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More Evidence that Nitrogen Availability Is Not the Primary Factor Controlling Soil Carbon Sequestration in a CO2-Enriched Environment
van Groenigen, K.-J., Six, J., Harris, D., Blum, H. and van Kesssel, C.  2003.  Soil 13C-15N dynamics in an N2-fixing clover system under long-term exposure to elevated atmospheric CO2Global Change Biology 9: 1751-1762.

As noted in our Editorial of 10 Dec 2003, Hungate et al. (2003) claim - by way of a Carnegie Institution press release hyping their paper - that in a future world of higher atmospheric CO2 concentration, "the availability of nitrogen [N], in forms usable by plants, will probably be too low for large increases in carbon [C] storage," ... or as van Groenigen et al. (2003) restate their contention, "reduced soil N availability under elevated CO2 may limit the plant's capacity to increase photosynthesis and thus the potential for increased soil C input."

What was done
In what serves as a significant real-world test of this claim, van Groenigen et al. say they "studied the effects of Trifolium repens (an N2-fixing legume [white clover]) and Lolium perenne [L.] [perennial ryegrass] on soil N and C sequestration in response to 9 years of elevated CO2 under FACE conditions."  Their work was conducted at the FACE facility of the Swiss Federal Institute of Technology in Eschikon 20 km northeast of Zurich, where control FACE plots were maintained at the CO2 concentration of the ambient air (~350 ppm) and CO2-enriched plots were maintained at a concentration of 600 ppm.  In addition, each FACE plot was split into a low- and high-N soil fertility treatment by applying either 140 kg N ha-1 or 560 kg N ha-1, respectively, to the soil following periodic cuttings of the swards.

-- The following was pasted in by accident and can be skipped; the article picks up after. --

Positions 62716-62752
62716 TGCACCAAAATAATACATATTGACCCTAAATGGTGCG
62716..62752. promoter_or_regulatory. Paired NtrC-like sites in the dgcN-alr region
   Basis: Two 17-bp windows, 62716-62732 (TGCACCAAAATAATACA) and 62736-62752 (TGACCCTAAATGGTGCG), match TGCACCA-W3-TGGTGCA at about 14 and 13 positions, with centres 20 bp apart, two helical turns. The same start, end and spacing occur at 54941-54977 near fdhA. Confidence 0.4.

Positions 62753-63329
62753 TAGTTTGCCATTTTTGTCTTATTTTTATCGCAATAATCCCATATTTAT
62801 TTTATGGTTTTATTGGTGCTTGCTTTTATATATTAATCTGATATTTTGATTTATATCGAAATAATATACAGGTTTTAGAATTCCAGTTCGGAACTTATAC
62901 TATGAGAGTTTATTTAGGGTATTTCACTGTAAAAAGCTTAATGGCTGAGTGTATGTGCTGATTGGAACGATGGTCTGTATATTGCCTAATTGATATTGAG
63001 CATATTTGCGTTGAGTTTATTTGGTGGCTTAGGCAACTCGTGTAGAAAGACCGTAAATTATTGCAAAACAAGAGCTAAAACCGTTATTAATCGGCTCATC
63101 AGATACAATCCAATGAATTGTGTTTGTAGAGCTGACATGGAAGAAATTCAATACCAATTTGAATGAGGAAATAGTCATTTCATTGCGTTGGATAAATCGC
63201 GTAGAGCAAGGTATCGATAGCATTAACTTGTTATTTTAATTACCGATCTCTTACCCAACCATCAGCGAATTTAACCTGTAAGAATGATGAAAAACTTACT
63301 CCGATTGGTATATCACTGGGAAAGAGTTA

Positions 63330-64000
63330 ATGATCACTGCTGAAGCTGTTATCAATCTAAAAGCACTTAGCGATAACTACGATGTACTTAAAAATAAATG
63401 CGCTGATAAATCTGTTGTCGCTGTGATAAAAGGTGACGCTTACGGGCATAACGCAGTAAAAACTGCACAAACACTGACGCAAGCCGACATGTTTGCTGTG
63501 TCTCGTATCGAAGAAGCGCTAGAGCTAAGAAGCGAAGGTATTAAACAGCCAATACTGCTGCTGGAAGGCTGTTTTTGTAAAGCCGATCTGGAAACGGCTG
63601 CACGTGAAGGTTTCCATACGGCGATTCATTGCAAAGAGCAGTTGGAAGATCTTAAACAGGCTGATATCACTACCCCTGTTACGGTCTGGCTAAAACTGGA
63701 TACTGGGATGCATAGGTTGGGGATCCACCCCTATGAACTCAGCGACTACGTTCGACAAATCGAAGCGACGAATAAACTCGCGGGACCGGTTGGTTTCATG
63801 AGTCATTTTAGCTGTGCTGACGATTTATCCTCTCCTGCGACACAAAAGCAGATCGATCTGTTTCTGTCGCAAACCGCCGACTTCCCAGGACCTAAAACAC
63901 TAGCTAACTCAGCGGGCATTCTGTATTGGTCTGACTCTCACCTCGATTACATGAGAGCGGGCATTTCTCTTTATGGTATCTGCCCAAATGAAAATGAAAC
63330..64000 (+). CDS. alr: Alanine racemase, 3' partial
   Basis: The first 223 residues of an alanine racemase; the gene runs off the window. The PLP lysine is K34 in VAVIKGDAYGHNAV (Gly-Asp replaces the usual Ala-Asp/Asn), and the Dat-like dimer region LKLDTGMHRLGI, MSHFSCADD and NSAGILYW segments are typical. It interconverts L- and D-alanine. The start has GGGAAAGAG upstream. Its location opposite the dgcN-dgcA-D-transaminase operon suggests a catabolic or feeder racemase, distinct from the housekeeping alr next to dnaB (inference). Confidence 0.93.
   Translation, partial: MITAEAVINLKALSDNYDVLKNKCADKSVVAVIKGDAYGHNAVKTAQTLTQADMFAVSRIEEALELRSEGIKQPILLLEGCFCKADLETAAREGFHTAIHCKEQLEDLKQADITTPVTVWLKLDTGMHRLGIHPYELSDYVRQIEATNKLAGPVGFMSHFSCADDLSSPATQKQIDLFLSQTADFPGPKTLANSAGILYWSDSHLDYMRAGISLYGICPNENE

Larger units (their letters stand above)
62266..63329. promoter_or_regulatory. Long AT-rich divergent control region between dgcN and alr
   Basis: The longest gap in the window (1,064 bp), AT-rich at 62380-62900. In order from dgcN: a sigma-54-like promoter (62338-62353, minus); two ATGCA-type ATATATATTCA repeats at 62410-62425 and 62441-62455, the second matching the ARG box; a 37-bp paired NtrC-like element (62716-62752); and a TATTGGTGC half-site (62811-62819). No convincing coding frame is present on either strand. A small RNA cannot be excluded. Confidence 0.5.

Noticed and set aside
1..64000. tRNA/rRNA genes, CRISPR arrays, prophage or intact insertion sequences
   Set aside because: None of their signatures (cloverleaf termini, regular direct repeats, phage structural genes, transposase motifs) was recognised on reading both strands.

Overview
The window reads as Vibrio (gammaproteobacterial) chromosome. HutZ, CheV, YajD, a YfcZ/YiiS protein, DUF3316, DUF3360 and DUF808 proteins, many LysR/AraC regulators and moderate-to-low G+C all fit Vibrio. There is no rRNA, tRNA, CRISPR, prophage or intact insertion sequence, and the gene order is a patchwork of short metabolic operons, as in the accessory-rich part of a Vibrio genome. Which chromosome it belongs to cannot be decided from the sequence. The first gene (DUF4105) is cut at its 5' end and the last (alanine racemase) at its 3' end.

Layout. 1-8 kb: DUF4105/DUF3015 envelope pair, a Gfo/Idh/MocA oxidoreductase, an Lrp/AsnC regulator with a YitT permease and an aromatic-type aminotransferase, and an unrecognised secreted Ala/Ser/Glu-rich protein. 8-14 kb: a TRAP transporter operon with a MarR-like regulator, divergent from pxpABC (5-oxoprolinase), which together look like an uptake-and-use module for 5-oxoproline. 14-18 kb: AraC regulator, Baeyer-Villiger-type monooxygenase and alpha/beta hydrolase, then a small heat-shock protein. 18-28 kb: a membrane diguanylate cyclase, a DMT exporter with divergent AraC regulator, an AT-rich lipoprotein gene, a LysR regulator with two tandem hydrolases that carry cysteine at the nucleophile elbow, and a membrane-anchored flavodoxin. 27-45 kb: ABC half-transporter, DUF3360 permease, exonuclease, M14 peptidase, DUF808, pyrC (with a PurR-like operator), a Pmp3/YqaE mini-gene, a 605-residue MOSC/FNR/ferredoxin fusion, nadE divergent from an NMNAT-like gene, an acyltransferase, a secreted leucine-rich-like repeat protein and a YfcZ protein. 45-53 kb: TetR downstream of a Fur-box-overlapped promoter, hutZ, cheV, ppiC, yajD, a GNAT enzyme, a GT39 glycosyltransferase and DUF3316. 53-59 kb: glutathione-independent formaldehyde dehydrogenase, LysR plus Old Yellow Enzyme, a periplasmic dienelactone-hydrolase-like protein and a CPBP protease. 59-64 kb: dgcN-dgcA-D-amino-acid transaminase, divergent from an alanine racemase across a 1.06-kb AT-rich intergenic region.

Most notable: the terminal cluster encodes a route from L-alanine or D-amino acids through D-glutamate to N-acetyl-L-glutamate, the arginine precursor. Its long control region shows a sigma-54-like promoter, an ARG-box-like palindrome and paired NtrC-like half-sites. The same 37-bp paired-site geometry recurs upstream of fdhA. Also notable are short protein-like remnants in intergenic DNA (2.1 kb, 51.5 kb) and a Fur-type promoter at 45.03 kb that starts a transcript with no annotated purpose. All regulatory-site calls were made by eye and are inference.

What was learned
The scientists report that as observed in other studies (Hu et al., 2001; Kimball et al., 2002), they too "found a trend of increased total soil C under elevated CO2."  However, they also report that "although N2 fixation was a major source of N for T. repens, the presence of N2 fixation per se did not lead to higher soil N and C content compared with a low-N-fertilized L. perenne system."  Hence, they concluded that "factors other than N2 fixation exert a higher control on soil C and N stabilization in the T. repens system."

What it means
The findings of this study do not support the claim of Hungate et al., in that these real-world observations demonstrate that extra nitrogen provided in the form of either fertilizer-applied N or biologically-fixed N did not further enhance the CO2-induced sequestration of carbon in the soil of this experiment.

Hu, S., Chapin III, F.S., Firestone, M.K., Field, C.B. and Chiariello, N.R.  2001.  Nitrogen limitation of microbial decomposition in a grassland under elevated CO2Nature 409: 188-191.

Hungate, B.A., Dukes, J.S., Shaw, M.R., Luo, Y. and Field, C.B.  2003.  Nitrogen and climate change.  Science 302: 1512-1513.

Kimball, B.A., Kobayashi, K. and Bindi, M.  2002.  Responses of agricultural crops to free-air CO2 enrichment.  Advances in Agronomy 77: 293-368.

Reviewed 18 February 2004